Recipes are often oversimplified, in my humble opinion. This one is simple, but thorough. I add a little salt at the beginning because it helps to break down the membranes of the pea and allow the peas to become hydrated more easily. Later on, you’ll see, the katenspek is first fried and then most other subsequent ingredients are then sauteed in the same pan. Sauteeing the vegetables before they’re put into the soup imparts more flavor through the browning process and the fact that they’re being sauteed in essentially pork fat. Flavor! It also allows for a shorter cooking time. And for your pleasure, the use of one frying pan also reduces the number of dishes you’ll need to wash later on. I only blend half of the peas, but of course, if you like it creamy, blend it all – or not at all if you don’t. If you don’t want to see your vegetables, you can add them at the beginning and blend them with the peas instead. You can make this vegan by forgetting all about the meat and adding more potatoes if you care to.
This is a comfort (gezellig) food, so make it comforting – to you. And like, I said before, although Snert is Dutch, this is your Snert. And if, perhaps, you are feeling melancholy for home, making this Dutch comfort food will help make you feel more at home here.
Dutch Split Pea Soup
Preparation Time: 1 hour
Cooking Time: 3 hours or more
Quantity: Serves about 6
500 grams green split peas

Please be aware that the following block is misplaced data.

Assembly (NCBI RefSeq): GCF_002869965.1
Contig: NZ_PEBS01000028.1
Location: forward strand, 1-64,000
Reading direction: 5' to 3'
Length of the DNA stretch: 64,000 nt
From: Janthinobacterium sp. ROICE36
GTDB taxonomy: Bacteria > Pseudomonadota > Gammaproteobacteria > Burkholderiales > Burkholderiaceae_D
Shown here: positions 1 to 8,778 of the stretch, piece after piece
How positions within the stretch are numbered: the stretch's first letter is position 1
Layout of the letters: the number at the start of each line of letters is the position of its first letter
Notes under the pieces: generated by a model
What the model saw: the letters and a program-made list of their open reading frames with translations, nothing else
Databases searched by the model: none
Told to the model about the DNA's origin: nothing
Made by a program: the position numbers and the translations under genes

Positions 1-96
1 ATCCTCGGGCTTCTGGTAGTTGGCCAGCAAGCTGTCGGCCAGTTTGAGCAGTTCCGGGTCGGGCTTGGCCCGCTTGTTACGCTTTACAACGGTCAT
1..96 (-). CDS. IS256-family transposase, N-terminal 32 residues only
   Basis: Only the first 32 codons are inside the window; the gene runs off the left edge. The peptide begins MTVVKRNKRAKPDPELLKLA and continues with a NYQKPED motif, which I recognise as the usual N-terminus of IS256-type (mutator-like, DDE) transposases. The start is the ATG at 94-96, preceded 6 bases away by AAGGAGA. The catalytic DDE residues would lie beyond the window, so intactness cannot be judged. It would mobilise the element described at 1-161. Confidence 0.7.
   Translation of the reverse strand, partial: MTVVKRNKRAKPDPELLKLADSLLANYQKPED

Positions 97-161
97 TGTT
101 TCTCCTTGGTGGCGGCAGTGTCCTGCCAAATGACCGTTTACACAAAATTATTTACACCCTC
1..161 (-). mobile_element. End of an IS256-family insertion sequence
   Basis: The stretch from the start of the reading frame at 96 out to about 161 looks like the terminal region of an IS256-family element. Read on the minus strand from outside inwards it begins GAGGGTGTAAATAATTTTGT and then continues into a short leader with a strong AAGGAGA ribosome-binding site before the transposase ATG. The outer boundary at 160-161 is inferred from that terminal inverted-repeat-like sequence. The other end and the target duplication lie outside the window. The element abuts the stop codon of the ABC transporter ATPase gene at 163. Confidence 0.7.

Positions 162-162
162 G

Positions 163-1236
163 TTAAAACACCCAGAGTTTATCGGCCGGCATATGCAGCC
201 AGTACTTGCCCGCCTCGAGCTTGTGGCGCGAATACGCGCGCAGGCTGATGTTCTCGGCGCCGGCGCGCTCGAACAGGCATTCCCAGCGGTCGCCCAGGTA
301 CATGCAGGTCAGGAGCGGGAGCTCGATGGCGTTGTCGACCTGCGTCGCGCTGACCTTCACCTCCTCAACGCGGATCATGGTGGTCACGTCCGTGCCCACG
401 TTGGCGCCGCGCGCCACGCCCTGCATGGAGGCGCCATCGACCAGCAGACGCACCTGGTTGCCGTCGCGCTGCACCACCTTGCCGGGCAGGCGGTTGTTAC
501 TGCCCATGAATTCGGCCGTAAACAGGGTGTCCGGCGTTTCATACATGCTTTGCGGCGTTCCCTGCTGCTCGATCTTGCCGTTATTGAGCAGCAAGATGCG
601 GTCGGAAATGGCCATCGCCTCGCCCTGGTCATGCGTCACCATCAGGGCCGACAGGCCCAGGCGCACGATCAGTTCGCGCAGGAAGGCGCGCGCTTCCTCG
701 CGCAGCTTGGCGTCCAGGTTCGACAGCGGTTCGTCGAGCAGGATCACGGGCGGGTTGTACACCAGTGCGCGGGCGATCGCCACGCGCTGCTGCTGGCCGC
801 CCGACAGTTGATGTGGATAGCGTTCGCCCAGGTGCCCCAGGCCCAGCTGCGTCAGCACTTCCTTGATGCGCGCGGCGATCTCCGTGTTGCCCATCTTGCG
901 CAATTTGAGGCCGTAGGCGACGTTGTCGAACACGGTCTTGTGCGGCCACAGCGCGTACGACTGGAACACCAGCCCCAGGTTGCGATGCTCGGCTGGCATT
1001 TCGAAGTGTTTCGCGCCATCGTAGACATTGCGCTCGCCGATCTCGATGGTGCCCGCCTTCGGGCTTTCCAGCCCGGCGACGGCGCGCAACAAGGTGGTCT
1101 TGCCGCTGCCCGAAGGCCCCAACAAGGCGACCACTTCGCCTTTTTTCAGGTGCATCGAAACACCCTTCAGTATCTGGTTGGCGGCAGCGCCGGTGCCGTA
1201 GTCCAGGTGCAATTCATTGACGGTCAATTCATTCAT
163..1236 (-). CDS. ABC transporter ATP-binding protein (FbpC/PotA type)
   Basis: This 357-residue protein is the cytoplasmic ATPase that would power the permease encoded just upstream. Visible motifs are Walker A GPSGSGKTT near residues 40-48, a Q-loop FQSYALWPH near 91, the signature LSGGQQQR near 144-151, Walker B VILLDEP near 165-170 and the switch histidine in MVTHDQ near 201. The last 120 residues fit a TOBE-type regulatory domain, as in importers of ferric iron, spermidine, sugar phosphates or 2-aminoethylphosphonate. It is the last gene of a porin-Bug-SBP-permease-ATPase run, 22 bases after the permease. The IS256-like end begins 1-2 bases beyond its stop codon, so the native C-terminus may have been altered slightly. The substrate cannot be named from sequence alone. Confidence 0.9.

2 liters water
1 tsp salt
250g katenspek (smoked bacon), cut into small pieces
500g spare rib meat or pork roast (or pork trotters, to be removed later), cut into bite sized pieces.
2 medium carrots, peeled and diced
2 medium potatoes, peeled and diced
2 ribs celery or 1/2 bulb of celeriac, finely diced
a bunch of celery leaves and/or parsley
1 large yellow onion, chopped or two leaks, washed and sliced, white part only
1 bay leaf
1 link of Dutch smoked sausage diced/Gelderse Rookworst
Salt and pepper
- Rinse and separate the split peas and put them in a large pot. Bring to simmer for about two hours with the salt.
- Meanwhile, fry the katenspek in a medium pan, until crispy. Remove and drain on paper towel for later. Discard most of the liquid fat. Add the carrots, celery and onion/leeks to the pan and soften to a golden brown over a medium flame.
- The peas by now should have softened. Remove half and using a food processor or stick blender, puree and return back to pot.
- Now, add also, the cooked carrots, celery and onion/leeks and herbs. Add the potatoes and bay leaf and bring to a simmer.
- Brown the spare rib meat/pork roast in the same pan with a little oil.
- Add spare rib meat/pork roast to the soup.
- Meanwhile, using the same frying pan as before, fry the smoked sausage until browned and set aside.
- Continue to watch the soup on a low simmer, adding water if needed and adding salt and pepper to taste. Remember to stir often to avoid burning.
- Simmer the soup until the potatoes are fork tender.
- When ready to serve, you may mix in the fried katenspek and smoked sausage to the soup, or serve it on the side; whatever you prefer.
- Serve with Frisian style, dark rye bread with butter.
- It is even better the next day(reheated with a little water) and freezes well for up to three months.